Overdraft usage in the U.K. has increased by 7.1% since August 2021.
This surge, according to a study of 20,000 ClearScore users who opted to connect their current accounts via open banking, correlates with a 6% rise in essential spend as a proportion of income.
Between them, the figures suggest that rising food prices and monthly bills are putting pressure on Brits’ budgets, with many turning to their overdraft to meet the increased costs.
In an effort to counter the cost-of-living crisis, the government announced the introduction of a new Energy Price Guarantee (EPG) from October, limiting energy price hikes to 27%.
Under the EPG, the average annual gas and electricity bill for a customer with “typical” levels of consumption will stand at around £2,500 from October 2022 to March 2023.
Although this means the price cap has nearly doubled since last winter, if increases were to reflect wholesale gas prices the raise would be even more drastic.
While the government has some power to limit how much energy companies raise their prices, there’s little it can do to combat food inflation in the U.K., which Kantar reported jumped to a record high of 14.7% in November. Worse still, the research firm warned that it’s still too early to call the ceiling, and things may well get worse before they get better.
That means consumers in the country face an average increase of £682 ($835.2) in their annual grocery bill if they continue buying the same items.
Although the global economic downturn and the market turmoil that beset the country in September and October compounded the U.K.’s problems, the current situation has been brewing for years.
On Thursday (Dec. 1), researchers at the London School of Economics published a study showing that in the two years to the end of 2021, Brexit added almost £6 billion ($7.36 billion) to the nation’s food bills as the cost of importing from the EU rose due to increased red tape.
While the Brexit agreement has ensured that trade between the U.K. and the EU remains tariff-free, the study’s authors point to a series of non-tariff barriers that consumers have ended up paying for.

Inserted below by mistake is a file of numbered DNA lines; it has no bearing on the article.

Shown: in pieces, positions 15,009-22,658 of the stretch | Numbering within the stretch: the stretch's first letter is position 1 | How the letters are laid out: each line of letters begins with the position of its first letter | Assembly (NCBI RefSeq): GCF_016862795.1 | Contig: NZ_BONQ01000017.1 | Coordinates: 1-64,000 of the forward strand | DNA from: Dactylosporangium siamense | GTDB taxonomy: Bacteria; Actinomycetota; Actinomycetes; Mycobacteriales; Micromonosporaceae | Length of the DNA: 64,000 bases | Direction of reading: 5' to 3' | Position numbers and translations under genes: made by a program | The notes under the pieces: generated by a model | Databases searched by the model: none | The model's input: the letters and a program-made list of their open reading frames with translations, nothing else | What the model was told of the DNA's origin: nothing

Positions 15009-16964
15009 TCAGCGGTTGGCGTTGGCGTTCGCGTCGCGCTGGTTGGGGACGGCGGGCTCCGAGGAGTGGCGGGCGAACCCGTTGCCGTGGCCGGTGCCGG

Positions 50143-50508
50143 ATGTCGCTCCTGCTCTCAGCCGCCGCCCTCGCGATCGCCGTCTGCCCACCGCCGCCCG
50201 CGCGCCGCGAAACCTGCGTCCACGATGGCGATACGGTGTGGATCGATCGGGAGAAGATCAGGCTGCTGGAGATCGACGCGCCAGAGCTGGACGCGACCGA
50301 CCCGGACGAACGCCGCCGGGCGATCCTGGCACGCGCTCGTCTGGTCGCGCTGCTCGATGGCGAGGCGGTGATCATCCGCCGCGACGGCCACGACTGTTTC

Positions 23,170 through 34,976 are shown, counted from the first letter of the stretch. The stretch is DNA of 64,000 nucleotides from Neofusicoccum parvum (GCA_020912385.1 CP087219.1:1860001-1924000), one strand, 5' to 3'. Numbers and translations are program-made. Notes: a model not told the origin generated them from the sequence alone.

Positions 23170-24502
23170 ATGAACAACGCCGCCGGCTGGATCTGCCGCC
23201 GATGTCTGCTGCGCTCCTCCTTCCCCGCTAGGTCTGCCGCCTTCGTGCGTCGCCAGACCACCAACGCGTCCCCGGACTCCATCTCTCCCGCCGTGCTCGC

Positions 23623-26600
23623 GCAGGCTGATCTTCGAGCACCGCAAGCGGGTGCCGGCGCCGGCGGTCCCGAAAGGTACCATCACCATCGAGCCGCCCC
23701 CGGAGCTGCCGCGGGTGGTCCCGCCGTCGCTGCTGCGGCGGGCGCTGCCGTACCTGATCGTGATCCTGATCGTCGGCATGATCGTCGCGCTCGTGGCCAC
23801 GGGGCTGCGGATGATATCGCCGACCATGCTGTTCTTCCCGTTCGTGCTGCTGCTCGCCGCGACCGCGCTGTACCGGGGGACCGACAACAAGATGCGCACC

These include new customs checks, rules of origin, and certification requirements for trade in plants and animals.
Brits Adapt Spending, Borrowing Habits
Facing steep increases in the cost of living, U.K. consumers have been making changes to their lifestyles.
Alongside the open banking data, ClearScore published the findings of a survey of 2,000 consumers taken last month which found that 63% of Brits have cut back on nonessential spending while 55% have cut back or delayed big purchases.
And while the company’s findings reveal that overdrafts are rising, one U.K. lender is trying to break the country’s long reliance on the bank-based credit that determines repayments using interest rates.
Creditspring is offering consumers an alternative way to borrow by charging a fixed monthly membership fee for access to loans rather than interest.
In an interview with PYMNTS, the company’s co-founder and CEO Neil Kadagathur, explained that the subscription finance model can help borrowers avoid debt spirals because they know the costs up front and these remain the same no matter the size of the loan and whether they pay back early, on time, or late.
“The cost-of-living crisis is biting. … Self-reported utility expenses are up 30% in the last six months, transportation expenses 15%, so people who already on average have less than £100 of savings at the end of the month have just seen their expenses increase way bigger than their wages. … This increases the demand for credit massively,” he said.
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